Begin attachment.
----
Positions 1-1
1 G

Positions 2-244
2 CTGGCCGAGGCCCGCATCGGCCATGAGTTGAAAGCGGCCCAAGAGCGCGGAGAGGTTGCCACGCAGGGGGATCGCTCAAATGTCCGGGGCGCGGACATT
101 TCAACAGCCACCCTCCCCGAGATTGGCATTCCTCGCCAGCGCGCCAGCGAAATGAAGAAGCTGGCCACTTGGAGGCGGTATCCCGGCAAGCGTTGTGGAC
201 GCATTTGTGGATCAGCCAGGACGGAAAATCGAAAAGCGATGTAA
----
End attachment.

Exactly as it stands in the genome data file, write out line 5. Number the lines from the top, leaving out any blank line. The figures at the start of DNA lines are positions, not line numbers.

101 TCAACAGCCACCCTCCCCGAGATTGGCATTCCTCGCCAGCGCGCCAGCGAAATGAAGAAGCTGGCCACTTGGAGGCGGTATCCCGGCAAGCGTTGTGGAC